Manufacturing Day, often shortened to MFD DAY, was founded in 2012 by the Fabricators & Manufacturers Association, International (FMA), the National Association of Manufacturers (NAM), the Manufacturing Extension Partnership (MEP), and the Manufacturing Institute.
These four organizations — among the largest and most important trade organizations in the country — joined together to find a way to help improve the public perception of manufacturing in America.
By bringing manufacturers together with the public, MFG DAY serves several important purposes.
First, it literally brings manufacturers together. MFG DAY has given American manufacturers from across the country and across innumerable industries a way to unify their voices. They can identify common challenges and work together to develop solutions.
Second, MFG DAY allows manufacturers, and manufacturing as a whole, to help dictate their public image. Many Americans have an antiquated view of industry, and MFG DAY allows manufacturers to invite the public to learn what it’s really like.
Third, manufacturers can use MFG DAY to address one of the most serious problems they all face — the shortage of skilled labor. MFG DAY is a vital opportunity for manufacturers to show the public that a career in manufacturing can be very rewarding.
And finally, MFG DAY gives manufacturers the chance to help their communities thrive, for this generation and for all future generations.
Consolidated Electronic Wire & Cable hopes Manufacturing Day 2015 is a huge success for all participants and that our future generations find themselves inspired by the manufacturing industry.
Manufacturing the highest quality product possible—as Consolidated Electronic Wire & Cable has been doing for more than 95 years—takes a great deal of effort.
The purest raw materials must be sourced, the most skilled employees must be recruited and trained, and advanced manufacturing technologies must be adopted. There are also a host of different certifications to achieve, ratings to strive for, and standards to meet. Among the standards that Consolidated’s cables and wire meet are the NEMA standards.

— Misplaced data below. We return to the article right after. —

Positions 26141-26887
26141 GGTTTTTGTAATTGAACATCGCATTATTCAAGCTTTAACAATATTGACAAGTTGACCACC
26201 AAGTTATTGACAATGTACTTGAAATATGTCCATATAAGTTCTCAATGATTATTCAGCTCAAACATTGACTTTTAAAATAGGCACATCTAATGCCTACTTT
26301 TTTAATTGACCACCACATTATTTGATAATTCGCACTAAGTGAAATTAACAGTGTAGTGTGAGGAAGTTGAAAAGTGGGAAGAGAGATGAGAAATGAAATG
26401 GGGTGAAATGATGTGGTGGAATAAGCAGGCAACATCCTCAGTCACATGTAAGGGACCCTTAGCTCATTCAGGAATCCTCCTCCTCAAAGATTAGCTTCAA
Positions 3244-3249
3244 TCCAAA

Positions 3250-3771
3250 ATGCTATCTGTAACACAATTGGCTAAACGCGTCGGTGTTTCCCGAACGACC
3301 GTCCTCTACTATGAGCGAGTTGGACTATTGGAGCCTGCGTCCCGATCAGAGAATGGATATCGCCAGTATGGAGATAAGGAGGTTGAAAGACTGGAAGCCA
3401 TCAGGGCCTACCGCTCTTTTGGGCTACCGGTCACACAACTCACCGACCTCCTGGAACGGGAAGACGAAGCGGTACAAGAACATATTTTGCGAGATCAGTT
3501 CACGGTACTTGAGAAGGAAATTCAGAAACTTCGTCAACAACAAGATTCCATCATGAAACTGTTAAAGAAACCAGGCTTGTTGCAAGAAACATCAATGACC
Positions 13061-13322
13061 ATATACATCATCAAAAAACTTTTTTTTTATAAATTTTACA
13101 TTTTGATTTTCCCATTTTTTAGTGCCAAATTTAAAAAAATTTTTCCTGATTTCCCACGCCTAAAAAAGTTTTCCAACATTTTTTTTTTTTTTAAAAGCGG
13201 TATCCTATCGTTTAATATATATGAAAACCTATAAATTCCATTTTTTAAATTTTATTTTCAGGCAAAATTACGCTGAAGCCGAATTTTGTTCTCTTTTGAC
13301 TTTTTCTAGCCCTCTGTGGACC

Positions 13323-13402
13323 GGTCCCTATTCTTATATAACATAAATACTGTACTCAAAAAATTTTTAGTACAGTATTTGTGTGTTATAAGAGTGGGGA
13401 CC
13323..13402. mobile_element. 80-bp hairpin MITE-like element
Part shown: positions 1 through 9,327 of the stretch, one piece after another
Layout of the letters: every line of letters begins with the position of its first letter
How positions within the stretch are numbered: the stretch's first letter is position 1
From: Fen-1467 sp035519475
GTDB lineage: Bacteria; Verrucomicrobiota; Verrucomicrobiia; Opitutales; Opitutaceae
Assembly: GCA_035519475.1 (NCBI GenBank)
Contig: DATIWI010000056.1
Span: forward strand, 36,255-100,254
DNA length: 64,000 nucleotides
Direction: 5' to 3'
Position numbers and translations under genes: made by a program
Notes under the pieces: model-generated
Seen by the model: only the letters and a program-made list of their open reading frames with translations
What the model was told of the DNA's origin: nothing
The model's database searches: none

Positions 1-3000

The National Electric Manufacturers Association (NEMA) is an association of electrical equipment and medical imaging manufacturers. It was founded in 1926 in order to set technical standards for electrical and electronic manufacturers for the improvement of those industries and their products, and the safety of users.
NEMA regularly publishes a wide and varied range of standards that apply to various products used in or manufactured by electroindustry. The standards are published to help manufacturers meet several goals:
- Meet minimum requirements regarding design, production, and distribution of products
- Ensure proper functioning and safety of consumer goods
- Improve communication and understanding between manufacturers and customers
- Help consumers select the correct, and highest quality products
NEMA standards cover a number of different product categories, ranging from building systems to electronic components, and from insulating materials to wire and cable, the last of which applies directly to Consolidated Electronic Wire & Cable.
There are four subsets of products in the wire and cable category of the NEMA standards: cover power and control cable, flexible cords, building wire and cable, and high performance wire and cable. Consolidated makes wire and cable that fits into all of these categories. There are currently 29 active NEMA, American National Standards Institute (ANSI), and joint ANSI/NEMA standards geared toward the wire and cable manufacturing industry.
These standards include the following articles:
- [No Document Number] – User Guide to Product Specifications for Electrical Building Wire and Cable
- ANSI C 12.21-2006 – American National Standard for Protocol Specification for Telephone Modem Communication
- ANSI/NEMA HP 5-2013 – Electrical and Electronic Crosslinked, Modified Polyethylene (XPLE) INsulated 125°C Hook-Up Wire, Types L (600 V), LL (1,000 V), and LX (3,000 V)
- ANSI/NEMA HP 6-2013 – Electrical and Electronic Silicone and Silicone-Based Insulated Hook-Up Wire Types S (600 V), ZHS (600 V) SS (1,000 V) ZHSS (1,000 V) and SSB Braided (1,000 V)
- ANSI/NEMA WC 27500-2015 – American National Standard Aerospace and Industrial Electrical Cable
- ANSI/NEMA WC 51-2009/ICEA P-54-440 – Ampacities of Cables Installed in Cable Trays
- ANSI/NEMA WC 53-2008/ICEA T-27-581 – Standard Test Methods for Extruded Dielectric Power, Control, Instrumentation and Portable Cables for Test
- ANSI/NEMA WC 54/ICEA T-26-4652013 – Guide for Frequency of Stamping Extruded Dielectric Power, Control, Instrumentation and Portable Cables for Test
- ANSI/NEMA WC 57-2014/ICEA S-73-532-2014 – Standard for Control, Thermocouple Extension, and Instrumentation Cables